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AFAS Blog

Blog

Exploring urban agriculture as a Nature-based Solution: A case study of Nairobi

Urban agriculture (UA) encompasses various meanings globally, generally denoting agricultural or gardening activities within urban areas and their peripheries. Its expression varies contextually, shaped by historical, socio-economic, climatic, and cultural factors. Increasingly recognized as a potential multifunctional solution, UA might address diverse urban challenges such as food security, climate change adaptation, and biodiversity loss in cities. In her Master’s thesis, Anica Luggen-Hölscher decided to focus on UA in Nairobi and to explore it as a potential Nature-based Solution (NbS).

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Blog

Sustainable Biomass-based Cooking Solutions as a Nature-based Solution

Kenya’s reliance on biomass energy for cooking remains significant and is even expected to increase due to population growth, urbanization, and limited access to cleaner energy sources (Namaswa et al., 2022; Okoko et al., 2017). Recent data from the Ministry of Energy in 2019 revealed that approximately 70% of households in Kenya rely on woodstoves, with a majority still using three-stone open fires. Other cooking technologies, such as charcoal stoves, LPG stoves, and kerosene stoves, make up the remaining percentages, with electrical appliances, biogas and liquid biofuels remaining marginal.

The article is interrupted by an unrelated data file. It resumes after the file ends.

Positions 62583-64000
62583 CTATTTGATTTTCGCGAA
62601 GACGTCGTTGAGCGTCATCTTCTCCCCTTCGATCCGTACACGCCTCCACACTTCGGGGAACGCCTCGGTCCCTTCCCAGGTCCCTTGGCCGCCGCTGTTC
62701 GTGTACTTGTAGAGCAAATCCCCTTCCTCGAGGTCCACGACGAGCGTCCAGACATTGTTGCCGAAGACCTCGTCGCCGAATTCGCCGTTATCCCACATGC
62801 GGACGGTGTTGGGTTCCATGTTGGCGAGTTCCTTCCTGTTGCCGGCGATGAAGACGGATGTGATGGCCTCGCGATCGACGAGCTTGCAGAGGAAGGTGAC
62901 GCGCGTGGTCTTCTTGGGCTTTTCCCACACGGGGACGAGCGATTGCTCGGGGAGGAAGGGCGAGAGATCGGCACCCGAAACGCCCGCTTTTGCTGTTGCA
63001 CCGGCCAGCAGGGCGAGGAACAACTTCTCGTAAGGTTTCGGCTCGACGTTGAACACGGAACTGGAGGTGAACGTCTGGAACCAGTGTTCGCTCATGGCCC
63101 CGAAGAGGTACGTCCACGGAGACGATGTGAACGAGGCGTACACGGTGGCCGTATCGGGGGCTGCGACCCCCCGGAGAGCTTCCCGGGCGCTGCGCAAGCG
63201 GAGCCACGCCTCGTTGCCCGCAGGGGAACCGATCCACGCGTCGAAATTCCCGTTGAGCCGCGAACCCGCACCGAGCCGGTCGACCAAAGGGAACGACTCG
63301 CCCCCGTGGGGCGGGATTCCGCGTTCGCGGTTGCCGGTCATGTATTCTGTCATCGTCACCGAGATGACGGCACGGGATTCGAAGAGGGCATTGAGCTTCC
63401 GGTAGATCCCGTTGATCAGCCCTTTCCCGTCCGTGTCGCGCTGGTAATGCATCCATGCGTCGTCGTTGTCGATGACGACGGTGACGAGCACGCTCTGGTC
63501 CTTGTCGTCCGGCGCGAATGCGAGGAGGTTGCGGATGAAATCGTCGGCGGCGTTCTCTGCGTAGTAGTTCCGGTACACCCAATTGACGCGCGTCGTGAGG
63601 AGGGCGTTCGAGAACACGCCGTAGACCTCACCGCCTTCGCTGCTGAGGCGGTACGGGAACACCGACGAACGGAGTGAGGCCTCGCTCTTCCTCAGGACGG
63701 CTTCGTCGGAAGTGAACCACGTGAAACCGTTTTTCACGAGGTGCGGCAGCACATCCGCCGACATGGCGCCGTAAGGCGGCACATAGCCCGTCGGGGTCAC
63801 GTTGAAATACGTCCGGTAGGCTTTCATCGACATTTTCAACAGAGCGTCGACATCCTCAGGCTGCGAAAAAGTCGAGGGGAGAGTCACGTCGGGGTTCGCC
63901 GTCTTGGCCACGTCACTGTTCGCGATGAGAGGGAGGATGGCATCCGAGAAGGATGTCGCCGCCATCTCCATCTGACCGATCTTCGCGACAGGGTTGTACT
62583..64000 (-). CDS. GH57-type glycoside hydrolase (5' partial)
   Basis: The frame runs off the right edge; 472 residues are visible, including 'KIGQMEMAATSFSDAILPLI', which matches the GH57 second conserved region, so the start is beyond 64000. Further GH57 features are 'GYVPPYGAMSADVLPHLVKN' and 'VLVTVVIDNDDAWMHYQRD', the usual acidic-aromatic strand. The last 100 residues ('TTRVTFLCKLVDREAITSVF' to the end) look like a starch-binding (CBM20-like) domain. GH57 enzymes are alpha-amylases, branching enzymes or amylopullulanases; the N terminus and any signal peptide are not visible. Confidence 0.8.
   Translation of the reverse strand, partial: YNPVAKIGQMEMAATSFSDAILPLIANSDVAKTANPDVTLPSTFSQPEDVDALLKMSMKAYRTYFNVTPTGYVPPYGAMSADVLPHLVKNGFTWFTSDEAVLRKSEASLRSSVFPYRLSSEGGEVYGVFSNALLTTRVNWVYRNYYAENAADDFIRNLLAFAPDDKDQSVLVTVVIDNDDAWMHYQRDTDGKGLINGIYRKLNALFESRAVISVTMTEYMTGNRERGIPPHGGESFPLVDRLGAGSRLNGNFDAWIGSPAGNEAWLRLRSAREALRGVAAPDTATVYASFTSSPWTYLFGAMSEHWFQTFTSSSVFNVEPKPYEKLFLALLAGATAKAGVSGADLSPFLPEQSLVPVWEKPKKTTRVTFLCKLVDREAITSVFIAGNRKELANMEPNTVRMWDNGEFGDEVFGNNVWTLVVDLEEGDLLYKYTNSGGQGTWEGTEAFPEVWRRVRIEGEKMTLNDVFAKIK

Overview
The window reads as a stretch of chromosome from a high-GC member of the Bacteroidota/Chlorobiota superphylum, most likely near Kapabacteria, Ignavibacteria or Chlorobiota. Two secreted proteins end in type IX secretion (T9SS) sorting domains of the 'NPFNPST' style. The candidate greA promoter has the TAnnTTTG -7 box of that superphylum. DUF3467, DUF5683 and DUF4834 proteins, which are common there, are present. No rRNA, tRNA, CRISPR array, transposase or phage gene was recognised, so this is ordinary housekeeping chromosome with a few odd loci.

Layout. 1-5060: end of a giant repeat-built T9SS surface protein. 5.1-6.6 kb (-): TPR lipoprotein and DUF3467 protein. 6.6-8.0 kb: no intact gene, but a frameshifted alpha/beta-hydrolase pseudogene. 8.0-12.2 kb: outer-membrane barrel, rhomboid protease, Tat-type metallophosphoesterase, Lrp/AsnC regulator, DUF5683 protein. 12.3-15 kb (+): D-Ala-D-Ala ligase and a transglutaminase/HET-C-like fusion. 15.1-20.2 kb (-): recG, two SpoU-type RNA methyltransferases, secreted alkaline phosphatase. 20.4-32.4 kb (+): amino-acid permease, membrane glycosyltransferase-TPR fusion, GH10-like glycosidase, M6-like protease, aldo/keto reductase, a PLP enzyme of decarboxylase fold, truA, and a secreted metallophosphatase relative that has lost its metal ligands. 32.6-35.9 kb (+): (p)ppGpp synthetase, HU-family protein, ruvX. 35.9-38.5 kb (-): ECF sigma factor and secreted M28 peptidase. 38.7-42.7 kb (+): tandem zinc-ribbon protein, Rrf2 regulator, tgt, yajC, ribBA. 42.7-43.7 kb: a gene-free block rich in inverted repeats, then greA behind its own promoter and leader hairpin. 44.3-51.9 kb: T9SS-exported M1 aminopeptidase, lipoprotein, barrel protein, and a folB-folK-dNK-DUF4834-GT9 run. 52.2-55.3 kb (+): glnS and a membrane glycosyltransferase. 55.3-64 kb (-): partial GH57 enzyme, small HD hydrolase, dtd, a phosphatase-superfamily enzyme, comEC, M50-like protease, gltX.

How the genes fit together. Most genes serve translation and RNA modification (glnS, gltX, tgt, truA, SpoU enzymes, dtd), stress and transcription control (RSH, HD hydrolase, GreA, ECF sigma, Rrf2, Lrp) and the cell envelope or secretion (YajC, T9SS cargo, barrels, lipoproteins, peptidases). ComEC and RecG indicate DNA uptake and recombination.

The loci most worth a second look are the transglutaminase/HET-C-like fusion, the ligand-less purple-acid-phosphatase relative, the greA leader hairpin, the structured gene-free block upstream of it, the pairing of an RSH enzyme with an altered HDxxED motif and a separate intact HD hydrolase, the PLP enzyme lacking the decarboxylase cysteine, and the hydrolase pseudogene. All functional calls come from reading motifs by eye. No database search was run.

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The Role of Termites as Ecological Engineers across the African Savanna Landscape

Termites are small “soft-bodied eusocial ‘white ants’ insects” which feed on a variety of organic material, ranging from leaf litter, wood or soil humus. Their feeding character has made various people to perceive them differently. For instance, across agricultural landscapes, termites (together with earthworms) have been regarded as crucial sources of proteins, vitamins, fats, carbohydrates and minerals to poultry due to their high nutritional value (Tiroesele and Moreki, 2012). In contrast, other people regard termites as pests, owing to their destructive nature to farm produce resulting to low crop yields and huge losses to farmers. As a mitigation measure, the farmers have adopted various physical and chemical measures to manage them. The attribute of termites wreaking havoc to farmers was well known to the AFAS students mainly because a majority of them hail from agricultural backgrounds in Africa as they have witnessed first-hand their negative impact.

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